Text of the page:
I love animated movies. Here are some that I love, that I think you should watch, too. And I’m putting them in no particular order.
Based on the graphic novel memoir of Majane Satrapi, Persepolis is a true story of growing up in Iran after the Islamic Revolution and during the Iranian war with Iraq. It’s gripping and scary, and retains the style of the original black and white illustrations. I highly recommend reading the book first, so you can appreciate the frames reproduced directly in the film. It’s sad and funny, and the feminist ideals of the author remain intact in the film version.
THE LORD OF THE RINGS
Before Peter Jackson’s sprawling adaptation, Ralph Bakshi’s animated condensing of Tolkien’s The Lord of The Rings and The Two Towers were the only way to experience a film version of the fantasy epic. The film doesn’t stick to one animation style, utilizing rotoscoping, solarization live-action, and psychedelic lighting effects for a look that’s staggeringly unique. While significant cuts were made to fit the story into its two hour run time and the Rankin-Bass sequel was far inferior in comparison, this is worth watching, even if only to find the scenes that Peter Jackson blatantly cribbed for his version.
The premise of Inside Out is fairly simple: your emotions are little creatures that live inside your head. Isn’t that quirky? Disney/Pixar could have gotten by on silliness alone, but instead they used the chance to show the effects of clinical depression on a preteen girl, in a way that audiences of all ages can understand. When Joy and Sadness go missing in Riley’s brain, only Disgust, Fear, and Anger are left to drive her through her day to day life. As Joy and Sadness struggle to help Riley, she shrinks from her old interest, friends, and finally her family. It sounds like a total bummer, but it’s packed with as much humor as sentimentality. As a bonus, it can give kids a better understanding of mental illness without the veneer of social stigma distorting the message.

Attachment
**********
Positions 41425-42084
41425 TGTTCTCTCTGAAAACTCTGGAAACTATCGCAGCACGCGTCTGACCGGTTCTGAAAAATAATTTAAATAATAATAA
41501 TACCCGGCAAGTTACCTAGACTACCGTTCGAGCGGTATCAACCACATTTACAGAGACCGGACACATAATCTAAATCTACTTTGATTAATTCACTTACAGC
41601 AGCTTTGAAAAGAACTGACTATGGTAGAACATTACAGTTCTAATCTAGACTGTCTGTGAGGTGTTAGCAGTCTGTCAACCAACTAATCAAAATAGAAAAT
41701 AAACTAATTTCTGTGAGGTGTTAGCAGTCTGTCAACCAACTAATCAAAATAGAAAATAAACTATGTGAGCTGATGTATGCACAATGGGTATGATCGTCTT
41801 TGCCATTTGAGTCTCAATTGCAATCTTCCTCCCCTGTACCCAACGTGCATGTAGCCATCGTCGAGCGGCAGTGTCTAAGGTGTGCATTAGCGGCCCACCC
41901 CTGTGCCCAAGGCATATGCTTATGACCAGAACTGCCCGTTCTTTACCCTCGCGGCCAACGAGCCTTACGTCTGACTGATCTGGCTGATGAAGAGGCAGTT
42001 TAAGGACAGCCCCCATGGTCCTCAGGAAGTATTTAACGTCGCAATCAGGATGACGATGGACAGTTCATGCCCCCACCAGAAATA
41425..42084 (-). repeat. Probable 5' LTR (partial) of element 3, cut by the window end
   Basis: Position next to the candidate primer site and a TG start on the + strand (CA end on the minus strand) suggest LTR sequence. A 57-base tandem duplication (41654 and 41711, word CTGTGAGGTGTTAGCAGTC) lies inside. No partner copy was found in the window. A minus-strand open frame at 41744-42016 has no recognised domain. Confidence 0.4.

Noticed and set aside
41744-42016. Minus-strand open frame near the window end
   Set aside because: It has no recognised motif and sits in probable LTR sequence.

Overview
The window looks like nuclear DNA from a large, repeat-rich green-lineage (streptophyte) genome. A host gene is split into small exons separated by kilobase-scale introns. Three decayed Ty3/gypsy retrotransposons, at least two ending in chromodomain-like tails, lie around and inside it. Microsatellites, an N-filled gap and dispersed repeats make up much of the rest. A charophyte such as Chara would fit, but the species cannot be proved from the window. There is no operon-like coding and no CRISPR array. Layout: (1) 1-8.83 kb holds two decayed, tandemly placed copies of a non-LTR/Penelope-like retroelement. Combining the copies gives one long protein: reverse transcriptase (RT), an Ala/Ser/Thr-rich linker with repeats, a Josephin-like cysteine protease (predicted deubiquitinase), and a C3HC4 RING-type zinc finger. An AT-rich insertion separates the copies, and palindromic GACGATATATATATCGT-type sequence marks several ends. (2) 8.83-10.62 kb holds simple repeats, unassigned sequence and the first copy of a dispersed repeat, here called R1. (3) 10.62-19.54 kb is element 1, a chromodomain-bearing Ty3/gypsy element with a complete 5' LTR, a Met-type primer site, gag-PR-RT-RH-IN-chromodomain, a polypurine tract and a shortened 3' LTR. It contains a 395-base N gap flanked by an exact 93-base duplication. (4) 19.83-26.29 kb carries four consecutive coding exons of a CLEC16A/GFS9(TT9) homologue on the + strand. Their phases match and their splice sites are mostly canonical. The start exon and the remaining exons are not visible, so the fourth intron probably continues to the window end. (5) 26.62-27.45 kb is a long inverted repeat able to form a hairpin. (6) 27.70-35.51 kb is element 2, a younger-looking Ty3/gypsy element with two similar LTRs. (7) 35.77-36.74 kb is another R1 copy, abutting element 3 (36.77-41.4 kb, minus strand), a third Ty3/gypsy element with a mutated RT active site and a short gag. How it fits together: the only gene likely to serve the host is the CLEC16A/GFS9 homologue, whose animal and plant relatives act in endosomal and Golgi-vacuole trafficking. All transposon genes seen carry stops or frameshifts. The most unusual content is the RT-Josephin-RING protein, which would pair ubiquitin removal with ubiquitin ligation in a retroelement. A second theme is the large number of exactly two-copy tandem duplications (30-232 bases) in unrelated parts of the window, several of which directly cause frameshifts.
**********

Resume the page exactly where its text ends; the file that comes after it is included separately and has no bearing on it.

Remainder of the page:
THE PRINCE OF EGYPT
There are some stories that can just work better as animated movies. The scope of the story of the Exodus is huge, would require a cast of thousands or expensive CGI effects, and expensive locations. Dreamworks’s decision to animate it was a stroke of brilliance. Without the hindrance of having to pay extras or build elaborate sets, they were free to create a true cinema epic that, despite being marketed to families, pulls no punches depicting the brutality of slavery and the horrors of the biblical plagues. And while there are shockingly few Jewish actors or People of Color portraying Hebrew characters or character of color in the voice cast (off the top of my head, only Jeff Goldblum, Danny Glover, and Ofra Haza come to mind), the stylized visuals are stunning, the music is Broadway caliber, and the story proves powerful enough to resonate across cultural and religious lines.
THE LAST UNICORN
This is not only my favorite animated movie of all time, but it’s high in the running for my favorite movie overall. I rented this one over and over when I was a kid, but it was only after I watched it as an adult that I truly understood its themes of the destructiveness of possession, the danger of hubris, and longing to be something that you’re not. The visuals are enchanting, the voice cast is like this ridiculous cavalcade of talent, and I hardly ever watch it anymore because I can’t make it through the main titles (and the theme song, written and performed by America, as are all the tracks) before I burst into tears.